Counseling regarding EC should include a description of the method, the mechanism of action, indications for use, efficacy, safety, common side effects, time limits for use, and where and how to obtain the method. This is also an opportunity to initiate a discussion on effective methods of contraception and safe sexual behaviours. It is important for the health care provider to emphasize that EC is a method for preventing an unintended or unplanned pregnancy, and is for emergency use only. Health care providers should counsel all female adolescents being treated for sexual assault about EC and offer it to them.

History and physical examination

Adolescent girls may come specifically for EC, or an indication for EC may be discovered during routine history taking. In either case, the date and nature of the last menstrual period should be elicited, as well as when the teen had sexual intercourse in relation to that menstrual period. She should also be asked about her history of contraceptive use and history of contraindications to COC. Physical examination should include determination of blood pressure. Pelvic examination is indicated if the last menstrual period was unusual and the physician suspects that the patient is pregnant or has concerns about STIs. If a pelvic examination is performed, specimens should be taken for chlamydia and gonorrhea cultures, as well as a Pap smear, according to provincial or national recommendations.

Discussion with the teen

After determining whether EC is indicated, explain the method to the adolescent and the possibility of failure of the method. Explain that the next period might be early, on time or late. Discuss her options should she become pregnant (see statement on “Adolescent pregnancy” [32]). Explain that if she is going to have sexual intercourse before her next period, she should use a barrier method with a spermicide; she may be at risk for pregnancy in the first few days after completing EC treatment because one of the primary ways that EC works is by delaying ovulation. If the patient is taking EC because she has missed birth control pills, or because she wants to start to take the pill and has no contraindications, she can start a new pack of pills the day after she takes EC. She should be told that ECs do not prevent or treat STIs.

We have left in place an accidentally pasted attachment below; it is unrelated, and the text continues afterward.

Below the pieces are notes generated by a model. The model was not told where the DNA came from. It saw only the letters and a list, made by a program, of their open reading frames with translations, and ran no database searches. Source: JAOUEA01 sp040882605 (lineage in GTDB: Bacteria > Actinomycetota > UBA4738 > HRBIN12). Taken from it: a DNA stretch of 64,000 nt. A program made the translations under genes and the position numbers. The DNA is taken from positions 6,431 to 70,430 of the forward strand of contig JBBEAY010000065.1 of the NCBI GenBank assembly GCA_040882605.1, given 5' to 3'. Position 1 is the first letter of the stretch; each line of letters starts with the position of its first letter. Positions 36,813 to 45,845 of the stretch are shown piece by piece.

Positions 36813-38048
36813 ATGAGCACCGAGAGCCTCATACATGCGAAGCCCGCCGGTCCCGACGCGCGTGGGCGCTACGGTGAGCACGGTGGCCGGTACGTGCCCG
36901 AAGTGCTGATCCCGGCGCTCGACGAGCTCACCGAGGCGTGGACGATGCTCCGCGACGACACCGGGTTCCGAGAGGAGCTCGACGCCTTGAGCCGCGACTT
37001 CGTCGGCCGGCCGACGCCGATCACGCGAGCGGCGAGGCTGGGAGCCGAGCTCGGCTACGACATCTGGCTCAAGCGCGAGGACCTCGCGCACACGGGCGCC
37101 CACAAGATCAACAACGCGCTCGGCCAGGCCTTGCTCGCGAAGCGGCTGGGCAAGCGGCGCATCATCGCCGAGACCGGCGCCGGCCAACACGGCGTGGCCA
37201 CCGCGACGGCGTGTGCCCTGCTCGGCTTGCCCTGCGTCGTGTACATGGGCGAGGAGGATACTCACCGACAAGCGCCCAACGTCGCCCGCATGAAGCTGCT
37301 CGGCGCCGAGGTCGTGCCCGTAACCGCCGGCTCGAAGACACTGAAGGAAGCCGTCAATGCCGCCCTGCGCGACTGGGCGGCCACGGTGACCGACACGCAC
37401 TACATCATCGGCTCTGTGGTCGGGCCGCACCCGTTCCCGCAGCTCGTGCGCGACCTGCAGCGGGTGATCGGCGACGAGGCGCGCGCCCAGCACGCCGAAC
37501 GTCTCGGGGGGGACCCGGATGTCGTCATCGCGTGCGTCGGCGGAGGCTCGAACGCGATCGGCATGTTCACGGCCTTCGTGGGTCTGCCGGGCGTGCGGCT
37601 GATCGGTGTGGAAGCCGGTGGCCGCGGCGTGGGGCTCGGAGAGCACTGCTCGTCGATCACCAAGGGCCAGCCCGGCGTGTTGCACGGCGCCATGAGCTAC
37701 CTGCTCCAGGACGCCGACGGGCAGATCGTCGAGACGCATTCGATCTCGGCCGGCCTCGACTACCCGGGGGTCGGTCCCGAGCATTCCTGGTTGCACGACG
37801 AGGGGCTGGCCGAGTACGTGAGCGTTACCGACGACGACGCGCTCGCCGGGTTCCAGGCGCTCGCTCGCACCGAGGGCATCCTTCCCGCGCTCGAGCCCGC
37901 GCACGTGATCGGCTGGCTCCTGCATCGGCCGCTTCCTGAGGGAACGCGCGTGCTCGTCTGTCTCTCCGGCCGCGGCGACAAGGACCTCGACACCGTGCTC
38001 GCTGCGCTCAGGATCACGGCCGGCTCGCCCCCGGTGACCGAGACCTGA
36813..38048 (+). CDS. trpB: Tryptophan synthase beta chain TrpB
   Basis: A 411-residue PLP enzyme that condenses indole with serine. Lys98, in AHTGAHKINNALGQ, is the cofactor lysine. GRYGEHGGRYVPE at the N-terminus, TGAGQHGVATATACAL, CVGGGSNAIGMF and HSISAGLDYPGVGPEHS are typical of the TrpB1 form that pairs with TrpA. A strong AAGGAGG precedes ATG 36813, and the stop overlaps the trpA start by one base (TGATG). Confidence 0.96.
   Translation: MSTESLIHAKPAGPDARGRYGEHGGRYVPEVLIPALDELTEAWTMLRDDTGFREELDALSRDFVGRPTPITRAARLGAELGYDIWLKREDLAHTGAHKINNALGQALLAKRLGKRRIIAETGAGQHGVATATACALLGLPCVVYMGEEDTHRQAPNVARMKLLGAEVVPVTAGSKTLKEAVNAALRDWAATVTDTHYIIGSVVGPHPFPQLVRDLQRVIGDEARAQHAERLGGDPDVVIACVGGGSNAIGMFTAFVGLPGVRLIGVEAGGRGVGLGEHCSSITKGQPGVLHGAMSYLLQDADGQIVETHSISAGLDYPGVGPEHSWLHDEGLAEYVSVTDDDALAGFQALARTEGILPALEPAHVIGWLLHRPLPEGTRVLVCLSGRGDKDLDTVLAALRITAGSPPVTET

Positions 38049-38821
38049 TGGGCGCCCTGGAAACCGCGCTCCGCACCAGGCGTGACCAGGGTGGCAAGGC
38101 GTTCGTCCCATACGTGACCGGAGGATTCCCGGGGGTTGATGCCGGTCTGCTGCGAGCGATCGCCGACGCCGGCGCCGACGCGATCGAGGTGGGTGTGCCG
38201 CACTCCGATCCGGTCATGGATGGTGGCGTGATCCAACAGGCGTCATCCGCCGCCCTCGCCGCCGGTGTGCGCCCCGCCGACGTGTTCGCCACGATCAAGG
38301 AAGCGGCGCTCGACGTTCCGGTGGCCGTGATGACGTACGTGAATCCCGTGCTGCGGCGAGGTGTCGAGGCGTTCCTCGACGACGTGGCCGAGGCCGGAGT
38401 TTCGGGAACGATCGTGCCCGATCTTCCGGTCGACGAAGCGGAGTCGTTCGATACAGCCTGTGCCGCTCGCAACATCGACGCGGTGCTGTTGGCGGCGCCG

Because EC is not 100% effective, follow-up is important. The adolescent should be commended for coming in for EC. Teens should be advised to return for a pregnancy test if their next period is more than one week late or if the next period is unusual in any way. They should also return if they have heavy bleeding or pain. An appointment can be scheduled for one week after the next expected menstrual period. This appointment is an opportune time for counseling the teen about her choices regarding sexual activity, contraception, STIs and safer sex. If she chooses oral contraceptives, pills and condoms can be given to her with instructions.

Recommendations

  • Given that EC is an effective way to decrease the chances of a pregnancy following unprotected sexual intercourse, paediatricians, family physicians and nurses should routinely provide information and counseling about EC to adolescents regardless of sex or current method of contraception. This information should be communicated at routine visits through a variety of modalities including discussion, posters and pamphlets. Information about websites and information hotlines should also be given to the adolescents.
  • Paediatricians, family physicians and advanced practice nurses should consider having EC available in their respective clinical settings to give to teens at risk for unwanted pregnancy.
  • To date, the progestin-only method or Plan B is the preferred method of EC recommended to teens because it is known for higher efficacy and fewer side effects, and is, therefore, more widely accepted over the combined method.
  • The progestin-only method or Plan B should be taken as two pills (0.75 mg levonorgestrel each) at one time.
  • Teens should also be counselled that the progestin-only method or Plan B is widely available without a doctor’s prescription across Canada, and that it can be obtained from pharmacists OTC.

ADOLESCENT HEALTH COMMITTEE

Members: Franziska Baltzer MD; April Elliott MD; Johanne Harvey MD; Debra Katzman MD; Stan Lipnowski MD (board representative); Jorge Pinzon MD (chair)
Liaison: Margo A Lane MD, CPS Adolescent Health Section
Consultant: Danielle Taddeo MD
Principal authors: Debra K Katzman MD; Danielle Taddeo MD


References

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Disclaimer: The recommendations in this position statement do not indicate an exclusive course of treatment or procedure to be followed. Variations, taking into account individual circumstances, may be appropriate. Internet addresses are current at time of publication.

Last updated: Apr 1 2016